FRISCO, Texas — WVU head football coach Dana Holgorsen didn’t flinch when asked if Dravon Askew-Henry would be able to handle playing the “spur” safety position for the first time as a senior.
“Experience,” Holgorsen said July 17, at Big 12 Media Days at The Star. “Dravon has over 2,000 snaps under his belt and the kid has been in this defense for five years now. He understands the defense in general, and if you understand the defense, you can play any of those three safety spots.”
Askew-Henry has done that since joining the Mountaineers as a true freshman, in 2014. He played free safety in his freshman and sophomore seasons before tearing his ACL prior to his junior year.
When he returned last season, Askew-Henry bounced around from free and “bandit” depending on necessity at each spot. With the emergence of Kenny Robinson at free, Askew-Henry was moved to bandit for the second half of the season while Kyzir white manned spur.
With White gone and Toyous Avery returning to play bandit, Askew-Henry is asked to play the only spot he hasn’t played yet — considered the most physical of the three.
Looking at measurements, though, Askew-Henry is drastically smaller than his predecessor White. White is listed at 6-foot-2 and 218 pounds, while Askew-Henry is 6 foot and 200 pounds.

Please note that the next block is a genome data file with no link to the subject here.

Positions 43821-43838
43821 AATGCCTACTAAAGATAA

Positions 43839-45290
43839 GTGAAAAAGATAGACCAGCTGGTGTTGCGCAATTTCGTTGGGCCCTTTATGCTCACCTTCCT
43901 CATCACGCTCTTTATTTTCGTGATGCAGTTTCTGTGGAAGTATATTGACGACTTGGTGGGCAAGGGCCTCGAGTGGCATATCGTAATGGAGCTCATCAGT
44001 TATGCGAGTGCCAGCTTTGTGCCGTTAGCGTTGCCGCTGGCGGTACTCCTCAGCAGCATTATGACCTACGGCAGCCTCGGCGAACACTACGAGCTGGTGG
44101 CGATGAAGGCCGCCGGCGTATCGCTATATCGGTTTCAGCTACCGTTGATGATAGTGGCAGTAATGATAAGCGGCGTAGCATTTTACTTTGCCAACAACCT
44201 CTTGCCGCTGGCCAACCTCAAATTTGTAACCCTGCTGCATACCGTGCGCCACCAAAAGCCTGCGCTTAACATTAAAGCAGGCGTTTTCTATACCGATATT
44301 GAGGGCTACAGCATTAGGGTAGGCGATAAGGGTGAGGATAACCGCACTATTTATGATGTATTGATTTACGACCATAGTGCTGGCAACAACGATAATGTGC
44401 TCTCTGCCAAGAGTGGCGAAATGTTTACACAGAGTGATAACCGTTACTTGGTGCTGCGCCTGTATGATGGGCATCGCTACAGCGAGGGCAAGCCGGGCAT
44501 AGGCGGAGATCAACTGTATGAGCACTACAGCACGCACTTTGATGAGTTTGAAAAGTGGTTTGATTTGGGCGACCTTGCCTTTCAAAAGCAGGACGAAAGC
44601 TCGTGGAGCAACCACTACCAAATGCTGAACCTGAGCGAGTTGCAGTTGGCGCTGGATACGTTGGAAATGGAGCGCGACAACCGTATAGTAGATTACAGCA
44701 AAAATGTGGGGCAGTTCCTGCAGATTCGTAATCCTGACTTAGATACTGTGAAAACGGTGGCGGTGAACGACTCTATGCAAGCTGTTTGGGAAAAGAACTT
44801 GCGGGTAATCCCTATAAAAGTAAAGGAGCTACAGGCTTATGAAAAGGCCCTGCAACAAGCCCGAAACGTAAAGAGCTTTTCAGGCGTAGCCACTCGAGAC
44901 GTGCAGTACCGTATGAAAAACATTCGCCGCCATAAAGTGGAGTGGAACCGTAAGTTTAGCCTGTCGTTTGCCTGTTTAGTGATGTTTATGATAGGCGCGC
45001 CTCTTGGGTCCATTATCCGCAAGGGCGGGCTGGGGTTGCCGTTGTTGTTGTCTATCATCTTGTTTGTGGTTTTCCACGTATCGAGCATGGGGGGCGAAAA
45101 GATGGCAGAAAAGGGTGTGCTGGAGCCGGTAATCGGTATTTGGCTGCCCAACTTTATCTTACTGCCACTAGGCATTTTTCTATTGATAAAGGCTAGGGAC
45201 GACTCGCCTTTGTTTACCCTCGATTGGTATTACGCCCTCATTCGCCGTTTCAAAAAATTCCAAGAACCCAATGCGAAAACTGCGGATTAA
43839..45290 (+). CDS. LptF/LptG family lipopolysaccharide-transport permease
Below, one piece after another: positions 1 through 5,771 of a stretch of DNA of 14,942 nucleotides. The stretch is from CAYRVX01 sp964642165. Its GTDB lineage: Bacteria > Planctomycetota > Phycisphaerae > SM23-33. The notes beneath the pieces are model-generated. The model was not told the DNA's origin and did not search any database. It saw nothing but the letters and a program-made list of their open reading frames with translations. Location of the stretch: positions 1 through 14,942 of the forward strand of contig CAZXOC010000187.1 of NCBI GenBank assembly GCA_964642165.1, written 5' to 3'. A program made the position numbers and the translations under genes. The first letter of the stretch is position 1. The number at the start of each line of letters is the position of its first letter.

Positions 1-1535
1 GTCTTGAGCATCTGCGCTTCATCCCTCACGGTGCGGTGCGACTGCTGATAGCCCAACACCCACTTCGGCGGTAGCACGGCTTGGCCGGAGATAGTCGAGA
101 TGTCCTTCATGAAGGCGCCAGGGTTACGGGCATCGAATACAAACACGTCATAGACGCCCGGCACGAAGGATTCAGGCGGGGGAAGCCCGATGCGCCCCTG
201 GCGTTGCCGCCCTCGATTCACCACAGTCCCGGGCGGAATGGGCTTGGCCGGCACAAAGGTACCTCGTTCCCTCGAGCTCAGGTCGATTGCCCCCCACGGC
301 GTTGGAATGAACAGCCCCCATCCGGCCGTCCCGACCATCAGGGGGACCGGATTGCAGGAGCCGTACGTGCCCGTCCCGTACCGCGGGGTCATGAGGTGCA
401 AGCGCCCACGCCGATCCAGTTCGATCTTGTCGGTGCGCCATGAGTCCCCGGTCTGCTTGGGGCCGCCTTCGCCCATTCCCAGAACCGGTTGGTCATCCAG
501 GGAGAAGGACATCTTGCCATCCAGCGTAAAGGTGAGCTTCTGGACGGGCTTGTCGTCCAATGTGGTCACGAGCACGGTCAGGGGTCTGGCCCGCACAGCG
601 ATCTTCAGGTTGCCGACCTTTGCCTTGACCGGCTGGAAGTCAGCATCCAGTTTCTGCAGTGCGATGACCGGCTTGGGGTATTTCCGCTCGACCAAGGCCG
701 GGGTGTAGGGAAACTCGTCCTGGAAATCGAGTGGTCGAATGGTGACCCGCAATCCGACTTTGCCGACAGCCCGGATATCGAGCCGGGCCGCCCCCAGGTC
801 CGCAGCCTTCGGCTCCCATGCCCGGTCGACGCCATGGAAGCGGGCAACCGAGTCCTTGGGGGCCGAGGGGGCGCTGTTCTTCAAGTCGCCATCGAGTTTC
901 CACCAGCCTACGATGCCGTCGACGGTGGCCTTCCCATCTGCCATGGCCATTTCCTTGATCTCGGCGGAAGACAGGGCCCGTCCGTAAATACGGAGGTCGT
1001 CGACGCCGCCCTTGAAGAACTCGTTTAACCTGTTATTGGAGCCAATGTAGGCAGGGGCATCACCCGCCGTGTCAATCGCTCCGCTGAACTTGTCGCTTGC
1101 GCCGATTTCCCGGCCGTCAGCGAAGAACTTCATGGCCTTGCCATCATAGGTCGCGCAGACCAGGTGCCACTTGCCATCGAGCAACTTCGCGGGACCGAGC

The size difference doesn’t concern Holgorsen, believing it to be more of just how big White was for the position than it is Askew-Henry being too small.
“Kyzir was big to the point where it was really hard not moving him in” to linebacker, Holgorsen said. “He’s going to move in in the NFL, so you want more of a 200-pound guy that can cover and move.”
White was drafted in the fourth round by the Los Angeles Chargers and will play linebacker, according to general manager Tom Telesco.
Holgorsen said a better comparison would be K.J. Dillon, who was Askew-Henry’s teammate from 2014-’15. Dillon played spur his entire career and played below 200 pounds.
Askew-Henry saw what Dillon was able to do, turning himself into an NFL draft pick. From day one, he was always one of the smaller guys in the secondary and learned that it doesn’t really matter in the long run.
“Kyzir and I went through drills together every day and size didn’t mean anything,” Askew-Henry said. “It’s all about how hard you’re willing to work and the effort you want to put into it.”
The most drastic difference has nothing to do with the schematics of it for Askew-Henry. At spur, he will be the “quarterback of the defense now.”
“I’m the one getting the defense lined up when it used to be Kyzir and K.J.,” he said. “I’m ready for it, though, I’m for sure ready for it.”